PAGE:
The era of the Righteous Khalifs (630–661) came to an end with the death of Abu Talib. It was Leo who succeeded in stopping the Arabs’ advance at the walls of Constantinople (718). And in gratitude to God for this victory, Leo has begun … Iconoclasm (730–842). Unlike the hagiographies of many famous saints, there is little legendary in the extant biography of Andrew. His biography is interesting and logical. Though it is deprived of the legendary, it is historical and therefore precious and instructive.
Early enough, at the age of 15 Andrew settled in the monastery of the Holy Sepulchre in Jerusalem. According to the canons of the Church, the age of majority sets at 14 years. And in general, people’s life expectancy was low at that time. In 680 the III Council of Constantinople was held in Constantinople, which later went down in history as the VI Ecumenical Council. At this Council the Church condemned the heresy of Monothelitism. Monotheletism held that there was no natural human will in the God-man Christ. According to the logic of the Council Fathers, this meant that the human will was not perceived by Christ and therefore not healed. The theme of sickness and healing of the human will is one of the components of … the Great Canon. Since Jerusalem was on Caliphate territory, the Patriarch Theodore I (668–692) didn’t take part in the Council of 680. In 685 he sent Andrew, who had by that time become his secretary, as a member of a delegation to Constantinople to confirm the consent of Jerusalem with the decisions of the Council of Constantinople. Andrew remained in the Capital, where he was made a deacon in the Hagia Sophia.
Like our own, Andrew’s time was an apocalyptic time. In the aftermath of the Christological disputes of the V–VI centuries, following the Fourth Ecumenical Council at Chalcedon (451), the bigotry of the opponents of the Council and the repressive policy of Constantinople against the dissenters, Eastern Orthodoxy was split into two parts from 537. The centres of these parts were Alexandria and Constantinople respectively. They were two equal churches, with parallel hierarchies, which did not mind … rebaptizing each other. At the beginning of the eighth century the Arab armies were already conquering the Pyrenees, by 674–678 they were already at the walls of Constantinople. In his canon, St Andrew asks the Virgin to preserve the ‘Great City’. New Emperor Leo III Isaurus (717–741) was very religious. In religion he looked for the reason of constant defeats of Byzantines. In 717–718 the second siege of Constantinople by Arabs continued. Leo allied himself with the Bulgarians and he was a great commander. At the cost of unbelievable effort, the city was defended. The victory of the founder of the Isaurian dynasty stopped the Arab expansion in Asia Minor and Eastern Europe. Then in 726 Leo embarked on the path of iconoclasm. After all, the Muslims, who were constantly winning military victories at that time, were also “iconoclasts”, i.e. those who did not accept human religious images. Soon afterwards, Leo began to win. Such a coincidence was a great temptation for the Church at that time.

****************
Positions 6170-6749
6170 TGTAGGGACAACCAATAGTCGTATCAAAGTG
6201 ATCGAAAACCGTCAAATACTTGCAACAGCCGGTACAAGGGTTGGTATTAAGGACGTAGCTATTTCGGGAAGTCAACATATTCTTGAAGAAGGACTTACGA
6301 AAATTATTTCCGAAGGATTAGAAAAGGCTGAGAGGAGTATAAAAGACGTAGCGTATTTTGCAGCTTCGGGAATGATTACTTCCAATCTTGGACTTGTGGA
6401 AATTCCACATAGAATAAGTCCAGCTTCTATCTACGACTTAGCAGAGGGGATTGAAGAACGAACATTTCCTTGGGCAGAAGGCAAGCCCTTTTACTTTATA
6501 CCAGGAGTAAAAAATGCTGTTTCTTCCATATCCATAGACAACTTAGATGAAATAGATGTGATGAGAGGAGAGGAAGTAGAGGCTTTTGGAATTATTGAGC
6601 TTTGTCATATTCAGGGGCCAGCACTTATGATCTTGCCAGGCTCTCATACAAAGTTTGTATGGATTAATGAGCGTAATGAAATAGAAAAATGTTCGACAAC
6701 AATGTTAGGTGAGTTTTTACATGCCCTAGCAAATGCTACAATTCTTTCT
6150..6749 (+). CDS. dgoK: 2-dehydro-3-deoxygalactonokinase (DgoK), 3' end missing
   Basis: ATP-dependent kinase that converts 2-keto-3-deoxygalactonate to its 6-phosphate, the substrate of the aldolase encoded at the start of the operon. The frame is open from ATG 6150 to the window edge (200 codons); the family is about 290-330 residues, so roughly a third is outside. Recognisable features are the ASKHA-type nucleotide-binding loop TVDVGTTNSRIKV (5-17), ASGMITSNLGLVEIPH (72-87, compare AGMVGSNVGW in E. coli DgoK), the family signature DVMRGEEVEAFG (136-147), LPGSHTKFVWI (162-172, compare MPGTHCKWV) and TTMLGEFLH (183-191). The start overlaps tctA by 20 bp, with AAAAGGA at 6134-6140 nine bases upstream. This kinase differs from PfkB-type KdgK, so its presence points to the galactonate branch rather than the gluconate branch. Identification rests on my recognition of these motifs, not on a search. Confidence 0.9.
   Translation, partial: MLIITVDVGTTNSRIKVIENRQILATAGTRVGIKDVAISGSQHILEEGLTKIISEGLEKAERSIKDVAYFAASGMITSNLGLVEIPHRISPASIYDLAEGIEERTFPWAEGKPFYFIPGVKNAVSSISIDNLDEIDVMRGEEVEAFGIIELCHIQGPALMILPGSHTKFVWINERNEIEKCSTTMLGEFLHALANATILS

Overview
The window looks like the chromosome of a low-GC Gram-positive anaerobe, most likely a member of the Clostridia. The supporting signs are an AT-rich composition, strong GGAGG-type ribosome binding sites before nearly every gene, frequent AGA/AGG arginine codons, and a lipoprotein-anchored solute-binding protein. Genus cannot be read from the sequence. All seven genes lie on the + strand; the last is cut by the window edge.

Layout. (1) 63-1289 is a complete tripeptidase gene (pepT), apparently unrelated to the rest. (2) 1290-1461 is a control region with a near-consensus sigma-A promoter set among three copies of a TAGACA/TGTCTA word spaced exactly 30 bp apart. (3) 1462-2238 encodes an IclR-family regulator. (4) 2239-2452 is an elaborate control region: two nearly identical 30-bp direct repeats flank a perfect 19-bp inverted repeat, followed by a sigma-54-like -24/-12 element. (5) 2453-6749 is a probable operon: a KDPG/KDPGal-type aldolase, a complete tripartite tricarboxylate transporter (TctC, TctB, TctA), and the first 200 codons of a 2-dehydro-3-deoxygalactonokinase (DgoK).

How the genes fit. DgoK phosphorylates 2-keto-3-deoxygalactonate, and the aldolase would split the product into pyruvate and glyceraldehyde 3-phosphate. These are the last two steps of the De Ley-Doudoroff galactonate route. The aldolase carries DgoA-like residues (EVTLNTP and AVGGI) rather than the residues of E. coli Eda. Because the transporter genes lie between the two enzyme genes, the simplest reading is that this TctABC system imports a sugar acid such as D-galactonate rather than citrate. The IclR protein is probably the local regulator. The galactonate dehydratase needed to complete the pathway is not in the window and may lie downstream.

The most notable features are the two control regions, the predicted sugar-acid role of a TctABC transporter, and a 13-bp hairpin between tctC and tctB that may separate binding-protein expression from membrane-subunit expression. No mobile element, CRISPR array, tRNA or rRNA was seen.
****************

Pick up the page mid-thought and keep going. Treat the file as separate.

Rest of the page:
Andrew was a deacon until his consecration in 692 as bishop of the Cretan city of Gortyna, not far from Heraklion, in the year 692. In 712 he took part in another Council convened by the emperor Philippikos Bardanes (711–713), which reversed the decisions of the Sixth Ecumenical Council and again upheld Monothelitism. For Fathers like Maximus (580–662) or Martin the Confessor (598–655), signing the Council’s decisions in this way meant renouncing Christ. After the deposition of Philippikos, Andrew repented of his earlier decision, it is documented in a corresponding poem. The mourning of the denial of God runs invisibly through the lines of the Great Canon. Shortly before his death, St Andrew of Crete went to Constantinople. As if to atone for his Monothelite renunciation, St Andrew preached against iconoclasm. In 730, together with Patriarch Germanos (+730), St Andrew refused to sign the Iconoclastic Edict. For this he spoke out against the policy of the Emperor. The creator of the Canons was deposed, exiled and died in exile. Andrew had a great poetic gift. Liturgical scholarship believes that Andrew of Crete should be considered the progenitor of the liturgical genre of canons. Historically, the canon superseded the preceding genre of the kondak: an extended, technically and philologically much more complex type of liturgical text of praise in honor of the feast. The pinnacle of the kondak genre is considered to be the work of the native of Homs, Syria, Romanos the Melodist (485–556). In remembering St Andrew of Crete, the congregation is also called to remember his unwitting rival Romanus, of whose great, stunning poetic legacy almost nothing is used in contemporary Orthodox worship…